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Title:The impact of author name disambiguation on knowledge discovery from large-scale scholarly data
Author(s):Kim, Jinseok
Director of Research:Diesner, Jana
Doctoral Committee Chair(s):Diesner, Jana
Doctoral Committee Member(s):Blake, Catherine L.; Torvik, Vetle I.; Shumate, Michelle; Lee, Seok-Hyoung
Department / Program:Information Sciences
Discipline:Library & Information Science
Degree Granting Institution:University of Illinois at Urbana-Champaign
Subject(s):Name disambiguation
Coauthorship networks
Data quality
Big data
Abstract:In this study, I demonstrate that the choice of disambiguation methods for resolving author name ambiguity can adversely affect our understanding of scholarly collaboration patterns and coauthorship network structures extracted from large-scale scholarly data. By utilizing large-scale bibliometric data, scholars in many fields have gleaned knowledge for use in scholarly evaluation, collaborator recommendations, research policy evaluation, and network-evolution modeling. A common challenge has been that author names in bibliometric data are not properly disambiguated: authors may share the same name (i.e., different authors are sometimes misrepresented to be a single author which can lead to a “merging of identities”). In addition, one author may use name variations (i.e., an author may be represented as two or more different authors which can lead to a “splitting of identities”). When faced with these challenges, most scholars have pre-processed bibliometric data using simple heuristics (e.g., if two author names share the same surname and given name initials, they are presumed to represent the same author identity) and assumed that their findings are robust to errors due to author name ambiguity. I test this long-held assumption in bibliometrics by measuring the impact of author name ambiguity on network properties. I accomplish this under varying conditions, including network size and cumulative time window (from 1991 to 2009) using four large-scale bibliometric datasets that cover: biomedicine, computer science, psychology and neuroscience, and one nation’s entire domestic publication output. For this task, I collate the statistical properties of coauthorship networks constructed from algorithmically disambiguated data (i.e., close to clean data) against those that come from the same networks, but are compromised by misidentified authors via first-initial and all-initials disambiguation methods. In addition, I simulate the levels of merging and splitting incrementally using those empirical datasets. My findings show that initial-based name disambiguation methods can severely distort our understanding of given networks and such distortion gets worse over time. Moreover, the distortion sometimes leads to biased or false knowledge of coauthorship network formation and evolution mechanisms such as preferential attachment generating the power-law distribution of vertex degree and to false validation of theories about the choice of collaborators in scientific research. This may result in ill-informed decisions about research policy and resource allocation. Besides measuring the impact of name ambiguity on network properties, I also test how name ambiguity can be estimated using simple heuristics such as dataset size and how merged author identities can be detected via an author’s ego-network properties to provide a practical guidance for corrective measures. My research calls for further studying the effects of author name ambiguity on coauthorship network properties and is expected to help scholars establish better practices for knowledge discovery from large-scale scholarly data.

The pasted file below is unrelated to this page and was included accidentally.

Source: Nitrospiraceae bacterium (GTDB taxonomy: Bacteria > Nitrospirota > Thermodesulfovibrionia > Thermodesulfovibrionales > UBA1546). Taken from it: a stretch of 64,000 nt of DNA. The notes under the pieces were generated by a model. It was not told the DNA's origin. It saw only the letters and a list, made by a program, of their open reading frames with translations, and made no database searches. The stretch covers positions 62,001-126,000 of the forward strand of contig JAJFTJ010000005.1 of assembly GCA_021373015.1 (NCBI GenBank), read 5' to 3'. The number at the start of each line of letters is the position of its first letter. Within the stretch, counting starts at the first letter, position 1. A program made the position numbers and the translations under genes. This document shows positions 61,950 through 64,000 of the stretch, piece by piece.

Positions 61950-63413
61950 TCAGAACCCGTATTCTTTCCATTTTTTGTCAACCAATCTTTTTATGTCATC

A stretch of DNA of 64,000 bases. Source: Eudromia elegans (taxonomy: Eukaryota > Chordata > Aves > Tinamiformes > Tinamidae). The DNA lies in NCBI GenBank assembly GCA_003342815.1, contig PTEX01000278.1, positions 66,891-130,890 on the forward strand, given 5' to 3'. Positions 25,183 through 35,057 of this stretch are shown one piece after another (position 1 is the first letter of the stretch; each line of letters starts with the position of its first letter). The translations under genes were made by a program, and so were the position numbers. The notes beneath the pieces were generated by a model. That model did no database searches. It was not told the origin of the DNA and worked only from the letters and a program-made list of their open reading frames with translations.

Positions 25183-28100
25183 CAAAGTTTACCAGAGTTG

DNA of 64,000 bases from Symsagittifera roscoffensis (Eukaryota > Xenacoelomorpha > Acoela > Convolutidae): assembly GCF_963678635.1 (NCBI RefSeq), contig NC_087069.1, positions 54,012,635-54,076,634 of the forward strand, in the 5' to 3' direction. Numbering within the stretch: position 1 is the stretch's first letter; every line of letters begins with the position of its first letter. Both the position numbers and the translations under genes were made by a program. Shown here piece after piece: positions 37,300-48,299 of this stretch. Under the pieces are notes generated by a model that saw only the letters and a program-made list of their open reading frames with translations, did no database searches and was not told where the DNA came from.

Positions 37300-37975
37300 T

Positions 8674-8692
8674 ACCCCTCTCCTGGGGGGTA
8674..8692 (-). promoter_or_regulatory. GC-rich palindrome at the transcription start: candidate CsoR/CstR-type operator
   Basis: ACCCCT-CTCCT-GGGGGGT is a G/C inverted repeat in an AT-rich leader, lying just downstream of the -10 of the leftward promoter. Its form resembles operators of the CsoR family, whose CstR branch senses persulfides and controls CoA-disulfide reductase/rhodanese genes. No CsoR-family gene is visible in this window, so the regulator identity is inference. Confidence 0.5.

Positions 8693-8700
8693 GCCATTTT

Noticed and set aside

Issue Date:2017-07-11
Rights Information:Copyright 2017 Jinseok Kim
Date Available in IDEALS:2017-09-29
Date Deposited:2017-08

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